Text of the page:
How is the length of an alimony award determined?

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How Length of Marriage Factors into Alimony Awards

 

It is a commonly held misconception that marriages lasting more than ten years constitute automatic permanent alimony awards.  Although ten years is by no means short term, it is not a sole determinant that parties can be expected to pay lifetime support to their former spouse.  A recent New Jersey case explores how length of marriage factors into alimony awards.

Recent New Jersey Case Law

The most recent New Jersey case on the subject of permanent alimony comes from the New Jersey Supreme Court.  In Gnall v. Gnall, No. 073321 (N.J. July 29, 2015), the court was asked to consider prior rulings regarding whether permanent or limited duration alimony was appropriate to the matter.  In addition, the Supreme Court rendered a decision on whether the Appellate Division properly established a bright line ruling as far as differentiating between short and long term marriages.   Bright line rulings help distinguish vague issues in the law.

The Gnall matter involves a couple who wed fifteen years prior to filing for divorce.  Irreconcilable differences were cited by both parties, and disputed by neither.  At the trial level, the judge determined that the wife was entitled to alimony for eleven years.  In this case, the husband earned in excess of one million dollars.  His wife was a stay at home mom, with no income of her own.

In making its determination, the trial court determined that fifteen years was not a short term union.  However, in no way did it equate to marriages that lasted more than a couple of decades.  The husband should not be held responsible for maintaining his former spouse’s current lifestyle on a permanent basis.

The wife objected and brought the case to the Appellate Division.  The Appellate Court determined that the trial court needed to apply all factors pertinent to determining the length of alimony payments.  You may review some of the other considerations in an article we recently wrote on this subject.  Still others are outlined in the statutory language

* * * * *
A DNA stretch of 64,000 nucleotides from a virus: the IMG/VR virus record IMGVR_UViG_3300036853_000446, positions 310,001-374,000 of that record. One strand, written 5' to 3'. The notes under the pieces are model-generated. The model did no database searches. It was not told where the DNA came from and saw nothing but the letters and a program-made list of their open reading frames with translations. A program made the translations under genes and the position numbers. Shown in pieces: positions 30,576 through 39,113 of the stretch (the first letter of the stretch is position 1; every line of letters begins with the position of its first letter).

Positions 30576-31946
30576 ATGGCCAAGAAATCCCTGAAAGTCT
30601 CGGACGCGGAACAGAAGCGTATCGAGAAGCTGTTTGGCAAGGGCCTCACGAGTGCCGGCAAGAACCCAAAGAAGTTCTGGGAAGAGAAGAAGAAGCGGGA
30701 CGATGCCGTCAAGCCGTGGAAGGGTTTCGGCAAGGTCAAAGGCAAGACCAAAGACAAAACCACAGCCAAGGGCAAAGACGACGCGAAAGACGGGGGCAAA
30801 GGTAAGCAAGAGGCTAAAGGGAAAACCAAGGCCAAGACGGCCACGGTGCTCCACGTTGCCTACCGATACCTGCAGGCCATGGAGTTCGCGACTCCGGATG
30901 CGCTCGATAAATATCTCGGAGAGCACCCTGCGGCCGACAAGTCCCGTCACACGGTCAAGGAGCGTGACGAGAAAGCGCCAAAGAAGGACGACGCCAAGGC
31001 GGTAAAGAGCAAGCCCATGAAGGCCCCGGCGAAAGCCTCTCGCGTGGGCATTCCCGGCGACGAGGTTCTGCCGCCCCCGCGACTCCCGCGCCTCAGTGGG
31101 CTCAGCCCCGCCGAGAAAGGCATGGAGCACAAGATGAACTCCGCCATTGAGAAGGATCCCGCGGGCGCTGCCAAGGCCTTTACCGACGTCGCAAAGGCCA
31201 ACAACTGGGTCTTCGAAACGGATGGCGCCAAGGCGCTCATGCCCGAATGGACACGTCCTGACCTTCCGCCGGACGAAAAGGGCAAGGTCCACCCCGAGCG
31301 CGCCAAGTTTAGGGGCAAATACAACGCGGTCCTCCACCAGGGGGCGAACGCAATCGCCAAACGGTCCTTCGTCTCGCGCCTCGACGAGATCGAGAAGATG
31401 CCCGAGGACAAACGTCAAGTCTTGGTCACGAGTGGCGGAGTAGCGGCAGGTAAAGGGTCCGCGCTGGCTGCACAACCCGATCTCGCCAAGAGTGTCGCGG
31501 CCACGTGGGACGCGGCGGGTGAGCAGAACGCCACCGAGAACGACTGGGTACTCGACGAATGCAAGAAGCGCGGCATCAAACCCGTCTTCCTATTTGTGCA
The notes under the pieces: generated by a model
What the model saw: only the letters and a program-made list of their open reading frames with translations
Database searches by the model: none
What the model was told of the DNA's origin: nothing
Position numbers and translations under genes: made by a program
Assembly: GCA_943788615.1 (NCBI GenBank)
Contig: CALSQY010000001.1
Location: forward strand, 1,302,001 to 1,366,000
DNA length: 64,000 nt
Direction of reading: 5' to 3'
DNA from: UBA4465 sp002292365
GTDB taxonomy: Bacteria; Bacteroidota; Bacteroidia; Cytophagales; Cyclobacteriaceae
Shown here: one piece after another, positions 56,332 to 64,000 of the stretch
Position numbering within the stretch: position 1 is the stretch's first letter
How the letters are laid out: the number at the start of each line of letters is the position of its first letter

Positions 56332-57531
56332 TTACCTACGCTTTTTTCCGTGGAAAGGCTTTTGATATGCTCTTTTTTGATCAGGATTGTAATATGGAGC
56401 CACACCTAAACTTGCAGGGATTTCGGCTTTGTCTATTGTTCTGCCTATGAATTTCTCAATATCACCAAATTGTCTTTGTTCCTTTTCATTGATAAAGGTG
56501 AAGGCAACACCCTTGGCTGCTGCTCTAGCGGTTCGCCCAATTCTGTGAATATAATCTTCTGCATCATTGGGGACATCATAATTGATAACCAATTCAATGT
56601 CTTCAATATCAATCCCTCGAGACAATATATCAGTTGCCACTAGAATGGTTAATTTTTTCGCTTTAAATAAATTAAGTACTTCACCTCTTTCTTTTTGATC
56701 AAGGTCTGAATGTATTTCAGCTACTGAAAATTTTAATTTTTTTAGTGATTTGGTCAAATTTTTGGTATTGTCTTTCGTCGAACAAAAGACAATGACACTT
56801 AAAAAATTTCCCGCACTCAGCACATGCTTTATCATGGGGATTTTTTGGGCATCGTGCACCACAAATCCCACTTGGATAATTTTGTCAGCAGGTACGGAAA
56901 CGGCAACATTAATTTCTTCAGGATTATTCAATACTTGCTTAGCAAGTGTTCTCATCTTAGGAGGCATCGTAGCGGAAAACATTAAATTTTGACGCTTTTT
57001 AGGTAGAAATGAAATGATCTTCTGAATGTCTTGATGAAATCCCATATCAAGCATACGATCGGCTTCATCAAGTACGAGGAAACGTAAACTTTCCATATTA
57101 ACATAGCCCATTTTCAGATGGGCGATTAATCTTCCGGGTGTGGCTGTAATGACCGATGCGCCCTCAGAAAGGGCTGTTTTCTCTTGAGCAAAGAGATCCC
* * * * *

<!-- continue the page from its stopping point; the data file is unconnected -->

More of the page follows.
After reviewing this case, the Appellate Division made a decision that a fifteen year marriage is not short-term.  Therefore, it should not be viewed as the sole reason for denying permanent alimony.  The Supreme Court disagreed, citing N.J.S.A. 2A:34–23.  The law does not mandate permanent alimony solely based on duration of marriage.  It also does not define the length of marriage eligible for lifetime support.  The Gnall case was remanded to the trial court for new findings of fact and determination of alimony.

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Family law is often a complex issue involving both legal and financial knowledge. Sam Stoia’s diverse experience in law and finance enables him to cut to the core of money matters.  Sam is a dedicated and determined advocate who charges no fee for initial consultations.  Contact Sam to schedule an appointment to discuss the particulars of your matter.